In October 2020, Hilton announced its “To New Memories” global marketing campaign. The initiative was driven by a customer survey that found that nearly nine in ten travelers say travel memories are some of the happiest of their lives. 95% of travelers miss them and 90% believe we currently have a travel memory deficit.

The campaign was created to rekindle people’s passion for travel and remind them of what vacation, adventure and getaways feel like. It appealed to the emotions of the Hilton audience at a time when they lacked travel and the memories it created the most. Long story short, you used FOMO to stimulate desire and action.

Use social to get creative with marketing:

For people who are not as motivated by the promise of a clean space, Hilton went one level deeper with this campaign by engaging the emotions of their audience. To do this, they first had to find out how their audience felt.

While Hilton used an actual customer survey to gain insights into travel mood, not every brand has similar resources. That’s the beauty of social listening. You don’t need a lot of time or money to figure out how your audience is feeling at any given point in time. Through their social activity, people tell us everything we need to know on a daily basis. We just have to make sure we’re listening.

And when it comes to marketing campaigns, that emotional insight and connection leads to messaging and creativity that surge deep enough to inspire your audience to take action. It makes a difference whether you sell them for what you sell and why you sell them. The “why” is always more effective.

Customer connection

With so many people working from home during the pandemic, Hilton recognized the opportunity to provide a distraction-free environment for guests to work remotely more productively. The initiative is called Workspaces and offers day rooms with a spacious desk, an ergonomic chair and improved WiFi.

To promote workspaces on social networks, Hilton asked his followers to send them a photo of themselves in their daily workspace using #UpgradeYourView. In return, they updated it to reflect the “travel background of their dreams”.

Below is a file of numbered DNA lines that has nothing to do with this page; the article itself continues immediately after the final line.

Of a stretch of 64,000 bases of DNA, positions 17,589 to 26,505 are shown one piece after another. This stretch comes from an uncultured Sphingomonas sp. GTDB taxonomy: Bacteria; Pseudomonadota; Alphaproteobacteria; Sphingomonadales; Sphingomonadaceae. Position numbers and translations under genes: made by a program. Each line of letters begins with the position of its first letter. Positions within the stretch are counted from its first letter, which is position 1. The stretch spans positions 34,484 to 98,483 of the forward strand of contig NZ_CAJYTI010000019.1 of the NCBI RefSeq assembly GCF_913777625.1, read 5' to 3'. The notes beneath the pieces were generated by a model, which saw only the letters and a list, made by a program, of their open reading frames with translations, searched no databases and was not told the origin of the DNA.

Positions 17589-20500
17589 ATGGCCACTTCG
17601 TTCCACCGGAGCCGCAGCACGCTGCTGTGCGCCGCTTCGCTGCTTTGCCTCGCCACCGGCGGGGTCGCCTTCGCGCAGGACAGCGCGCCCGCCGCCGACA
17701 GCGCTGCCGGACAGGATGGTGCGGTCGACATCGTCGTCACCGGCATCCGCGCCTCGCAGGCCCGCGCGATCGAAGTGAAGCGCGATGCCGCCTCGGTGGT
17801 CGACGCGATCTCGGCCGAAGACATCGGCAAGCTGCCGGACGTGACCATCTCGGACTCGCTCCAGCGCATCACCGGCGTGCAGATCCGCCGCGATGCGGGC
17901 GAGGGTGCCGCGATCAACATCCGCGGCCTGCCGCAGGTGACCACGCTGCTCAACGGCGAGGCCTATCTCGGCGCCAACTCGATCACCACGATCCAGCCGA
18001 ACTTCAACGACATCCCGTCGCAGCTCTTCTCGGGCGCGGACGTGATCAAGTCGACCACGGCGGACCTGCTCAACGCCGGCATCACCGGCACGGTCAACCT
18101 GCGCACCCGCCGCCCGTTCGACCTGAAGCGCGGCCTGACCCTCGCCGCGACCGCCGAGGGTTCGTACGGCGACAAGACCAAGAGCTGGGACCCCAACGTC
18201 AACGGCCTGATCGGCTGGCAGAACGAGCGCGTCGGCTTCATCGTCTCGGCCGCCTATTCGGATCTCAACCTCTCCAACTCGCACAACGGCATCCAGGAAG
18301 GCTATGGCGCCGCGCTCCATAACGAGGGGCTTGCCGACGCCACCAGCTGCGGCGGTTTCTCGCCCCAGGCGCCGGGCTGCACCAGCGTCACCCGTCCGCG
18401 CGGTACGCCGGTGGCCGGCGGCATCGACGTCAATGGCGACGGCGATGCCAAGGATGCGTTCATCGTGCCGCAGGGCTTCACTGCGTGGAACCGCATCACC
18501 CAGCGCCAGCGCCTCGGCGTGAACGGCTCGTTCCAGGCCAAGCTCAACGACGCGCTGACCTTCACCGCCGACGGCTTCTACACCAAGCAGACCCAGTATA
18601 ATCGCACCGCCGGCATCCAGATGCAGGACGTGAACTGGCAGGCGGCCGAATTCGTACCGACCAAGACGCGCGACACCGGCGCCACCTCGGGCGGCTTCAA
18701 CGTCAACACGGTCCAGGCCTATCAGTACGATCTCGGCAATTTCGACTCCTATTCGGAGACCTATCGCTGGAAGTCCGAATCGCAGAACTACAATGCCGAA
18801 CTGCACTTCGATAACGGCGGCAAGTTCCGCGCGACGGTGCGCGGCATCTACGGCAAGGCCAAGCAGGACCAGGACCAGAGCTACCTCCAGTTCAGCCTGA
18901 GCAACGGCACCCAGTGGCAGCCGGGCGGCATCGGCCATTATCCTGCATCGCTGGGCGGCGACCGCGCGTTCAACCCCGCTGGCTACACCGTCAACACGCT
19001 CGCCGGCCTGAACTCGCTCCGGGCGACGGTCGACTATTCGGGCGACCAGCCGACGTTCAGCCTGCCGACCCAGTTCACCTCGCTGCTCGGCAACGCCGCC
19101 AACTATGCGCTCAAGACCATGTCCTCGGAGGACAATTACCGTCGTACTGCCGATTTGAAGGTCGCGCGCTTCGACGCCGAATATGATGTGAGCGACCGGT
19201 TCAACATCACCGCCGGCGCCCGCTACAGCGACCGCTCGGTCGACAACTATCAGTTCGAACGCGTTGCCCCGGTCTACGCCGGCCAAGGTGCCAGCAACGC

While it was only a one-day initiative, the images created were highly shareable, giving the brand the ability to connect with their audience, promote their new program, and keep track of a drop in travel.

Certain Hilton chains and locations have also mastered the art of real customer loyalty. When power outages in Texas drove an elderly man out of his home, his granddaughter checked him into a local hotel the family jokingly called the Waldorf Astoria. When a true Waldorf Astoria property – one of Hilton’s most prestigious and luxurious chains – found out about its history, they personally invited to stay with them as soon as travel restrictions eased.

Knowing this could take a while, the hotel decided to bring their one of a kind luxury experience straight to them by sending them a Waldorf Astoria care package with a bathrobe, slippers, luggage tag and much more that they could use while planning their trip.

These moments of surprise and delight create lasting connections not only with the guests directly involved, but also with everyone who happens to hear about them. In this case, the story made it onto local Texas news and gave the hotel a free branding ad. And of course, the story then ensures that great content can be shared on their own channels.

Using Social Media to Drive Customer Connection:

These moments would be difficult to stumble upon without a sophisticated social listening solution. People don’t always use your brand handle when mentioning you in their social conversations. By monitoring certain relevant keywords, the Rome Waldorf Astoria location was able to bless this man beyond anything he had ever expected, while positively influencing brand perception.

Travel and hotel brands aren’t the only ones who can take advantage of opportunities for surprise and amusement. Every time your team can add value for members of your audience or solve a problem, you are building your brand and having a direct impact on your business through customer loyalty.

And there is just no better way to do it than with social listening.